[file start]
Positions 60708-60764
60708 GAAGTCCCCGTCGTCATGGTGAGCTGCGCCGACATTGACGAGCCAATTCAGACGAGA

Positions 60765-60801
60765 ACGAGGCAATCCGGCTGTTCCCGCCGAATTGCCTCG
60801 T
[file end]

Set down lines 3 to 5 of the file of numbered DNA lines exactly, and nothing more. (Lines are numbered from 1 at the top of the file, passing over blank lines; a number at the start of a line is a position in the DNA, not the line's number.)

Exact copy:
Positions 60765-60801
60765 ACGAGGCAATCCGGCTGTTCCCGCCGAATTGCCTCG
60801 T